Programming language

Programming language
A programming language is the language that a programmer uses to write a computer program.
A programming language is not a spoken language. It is a way of describing what the programmer wants the computer to do. The programmer uses a programming language to tell the computer how to do calculations. Because programming languages are used for talking to the computer, the programmer needs to be very careful about how he tells the computer what to do. If he makes a mistake, the computer might not be able to tell him about it.
A piece of a computer program is sometimes called a piece of code, or source code, and the actual writing of a piece of source code is called coding.
Every programming language has rules about what it can and cannot do.
Most languages that are used by many people, or that have been used for a long time, have official standards that tell programmers how to program in these languages. Some programming languages have two or more standards. This might happen because an old standard was replaced by a new standard; for example, the Perl 5 standard replaced the Perl 4 standard in 1993. Or it might happen because two people made two different standards at the same time; for example, there are a few different standards for the APL programming language.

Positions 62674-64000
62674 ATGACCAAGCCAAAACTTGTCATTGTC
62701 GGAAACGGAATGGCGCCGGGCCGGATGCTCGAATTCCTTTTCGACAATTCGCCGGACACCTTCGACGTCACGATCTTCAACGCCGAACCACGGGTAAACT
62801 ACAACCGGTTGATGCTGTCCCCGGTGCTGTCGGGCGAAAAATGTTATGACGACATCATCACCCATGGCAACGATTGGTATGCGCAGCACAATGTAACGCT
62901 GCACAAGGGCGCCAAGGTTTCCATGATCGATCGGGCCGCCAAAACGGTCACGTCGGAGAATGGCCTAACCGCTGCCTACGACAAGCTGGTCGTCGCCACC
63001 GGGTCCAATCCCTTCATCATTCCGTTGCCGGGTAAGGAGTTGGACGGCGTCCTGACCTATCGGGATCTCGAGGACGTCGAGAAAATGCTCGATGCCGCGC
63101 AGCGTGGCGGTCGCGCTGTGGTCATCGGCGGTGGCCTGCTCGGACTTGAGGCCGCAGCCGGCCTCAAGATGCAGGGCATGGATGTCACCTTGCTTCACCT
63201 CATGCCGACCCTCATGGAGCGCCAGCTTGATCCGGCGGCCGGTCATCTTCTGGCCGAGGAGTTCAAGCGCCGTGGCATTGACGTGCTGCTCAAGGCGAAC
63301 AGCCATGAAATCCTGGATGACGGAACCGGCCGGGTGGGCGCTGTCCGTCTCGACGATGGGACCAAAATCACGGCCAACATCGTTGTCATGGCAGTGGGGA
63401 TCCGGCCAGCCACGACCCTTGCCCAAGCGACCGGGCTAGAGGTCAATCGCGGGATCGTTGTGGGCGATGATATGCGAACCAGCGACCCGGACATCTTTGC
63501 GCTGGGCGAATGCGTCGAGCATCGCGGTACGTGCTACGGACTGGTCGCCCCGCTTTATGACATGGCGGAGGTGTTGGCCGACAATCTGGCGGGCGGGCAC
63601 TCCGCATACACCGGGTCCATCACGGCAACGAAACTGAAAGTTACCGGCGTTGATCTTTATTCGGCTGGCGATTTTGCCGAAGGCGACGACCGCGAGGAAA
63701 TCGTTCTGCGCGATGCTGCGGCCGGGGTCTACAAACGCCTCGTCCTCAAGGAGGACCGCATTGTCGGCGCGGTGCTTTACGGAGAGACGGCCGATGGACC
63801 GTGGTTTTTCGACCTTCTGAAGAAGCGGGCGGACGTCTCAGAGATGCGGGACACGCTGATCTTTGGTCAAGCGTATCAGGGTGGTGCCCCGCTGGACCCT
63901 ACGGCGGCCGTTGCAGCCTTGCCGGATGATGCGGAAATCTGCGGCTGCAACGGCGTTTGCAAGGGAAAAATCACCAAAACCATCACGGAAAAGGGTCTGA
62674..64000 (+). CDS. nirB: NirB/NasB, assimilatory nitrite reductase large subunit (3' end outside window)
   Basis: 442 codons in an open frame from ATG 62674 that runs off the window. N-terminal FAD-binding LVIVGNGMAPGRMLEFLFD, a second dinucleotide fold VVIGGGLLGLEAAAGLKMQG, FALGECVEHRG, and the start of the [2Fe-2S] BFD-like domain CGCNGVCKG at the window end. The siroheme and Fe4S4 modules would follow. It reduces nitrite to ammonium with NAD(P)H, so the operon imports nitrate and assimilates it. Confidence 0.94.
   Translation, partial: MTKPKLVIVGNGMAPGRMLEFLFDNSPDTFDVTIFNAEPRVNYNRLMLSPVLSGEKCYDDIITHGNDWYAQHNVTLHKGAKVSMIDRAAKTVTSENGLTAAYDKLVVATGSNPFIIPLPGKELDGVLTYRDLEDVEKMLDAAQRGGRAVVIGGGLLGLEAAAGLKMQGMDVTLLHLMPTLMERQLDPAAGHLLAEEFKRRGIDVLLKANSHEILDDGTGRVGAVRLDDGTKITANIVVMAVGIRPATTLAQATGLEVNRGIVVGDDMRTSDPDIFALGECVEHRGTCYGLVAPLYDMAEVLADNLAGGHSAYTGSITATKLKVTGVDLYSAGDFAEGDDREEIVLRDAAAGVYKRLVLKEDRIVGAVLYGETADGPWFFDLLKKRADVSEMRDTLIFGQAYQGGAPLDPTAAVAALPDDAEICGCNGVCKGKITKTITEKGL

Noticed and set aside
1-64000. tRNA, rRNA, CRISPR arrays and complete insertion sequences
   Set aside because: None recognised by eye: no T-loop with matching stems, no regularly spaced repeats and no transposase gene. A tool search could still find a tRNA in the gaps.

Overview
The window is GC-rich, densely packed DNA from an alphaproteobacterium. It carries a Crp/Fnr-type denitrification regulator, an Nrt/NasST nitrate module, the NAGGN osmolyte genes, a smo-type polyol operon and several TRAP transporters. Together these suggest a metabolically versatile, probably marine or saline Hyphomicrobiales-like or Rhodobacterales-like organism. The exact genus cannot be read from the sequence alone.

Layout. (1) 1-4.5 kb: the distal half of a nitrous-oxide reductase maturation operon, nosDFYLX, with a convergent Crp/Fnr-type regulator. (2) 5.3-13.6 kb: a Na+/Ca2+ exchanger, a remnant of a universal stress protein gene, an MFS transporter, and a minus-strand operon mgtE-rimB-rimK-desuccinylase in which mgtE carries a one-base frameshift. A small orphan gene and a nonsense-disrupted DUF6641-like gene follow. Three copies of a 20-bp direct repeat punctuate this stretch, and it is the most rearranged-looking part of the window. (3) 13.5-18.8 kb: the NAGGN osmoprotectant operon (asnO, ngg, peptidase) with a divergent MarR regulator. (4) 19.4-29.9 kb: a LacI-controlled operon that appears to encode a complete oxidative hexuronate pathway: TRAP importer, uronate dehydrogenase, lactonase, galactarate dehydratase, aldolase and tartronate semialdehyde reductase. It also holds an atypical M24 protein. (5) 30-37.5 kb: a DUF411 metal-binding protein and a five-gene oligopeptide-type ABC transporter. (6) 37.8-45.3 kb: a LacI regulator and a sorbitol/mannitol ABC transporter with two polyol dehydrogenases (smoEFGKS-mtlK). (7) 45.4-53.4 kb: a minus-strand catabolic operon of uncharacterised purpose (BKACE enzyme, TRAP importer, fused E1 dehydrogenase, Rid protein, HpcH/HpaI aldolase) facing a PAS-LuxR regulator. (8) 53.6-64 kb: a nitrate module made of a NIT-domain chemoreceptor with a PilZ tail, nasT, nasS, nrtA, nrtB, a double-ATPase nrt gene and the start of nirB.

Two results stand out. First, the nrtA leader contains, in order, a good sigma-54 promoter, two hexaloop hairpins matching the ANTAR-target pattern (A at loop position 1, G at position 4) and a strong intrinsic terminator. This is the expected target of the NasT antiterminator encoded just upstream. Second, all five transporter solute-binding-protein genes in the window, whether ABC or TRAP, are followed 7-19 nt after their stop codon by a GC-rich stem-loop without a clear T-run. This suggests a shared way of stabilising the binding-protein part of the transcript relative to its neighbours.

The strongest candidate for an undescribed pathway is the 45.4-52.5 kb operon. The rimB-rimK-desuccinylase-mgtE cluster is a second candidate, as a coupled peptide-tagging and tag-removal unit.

Design philosophies.
Many programming languages have one special philosophy that tells the people who made the language how to make it all work together. Maybe the language uses data structures in a special way (for example, Lisp uses lists for many things), or maybe the language is written in a special way (for example, Perl uses many English words in its code).
Programming languages can be "compiled" or "interpreted". Interpreted programming languages are languages where the programmer gives the source code to the computer, and the computer reads it and does what it says, right away. This is called "running" the program. Compiled programming languages are languages where a special computer program called a compiler reads the source code and generates a binary program written in machine language. The programmer can "run" that machine-language program on any computer any time he wants to. He does not need the compiler after he has compiled the program already.
Example of Visual Basic.
Input = InputBox("How old are you?")
MsgBox "You cannot be less than zero!"
MsgBox "You're " & Input & " years old."
Example of Python.
age = int(raw_input("How old are you? "))
print "You cannot be less than zero!"
print "You're %s years old." % age

Visit Our HomePage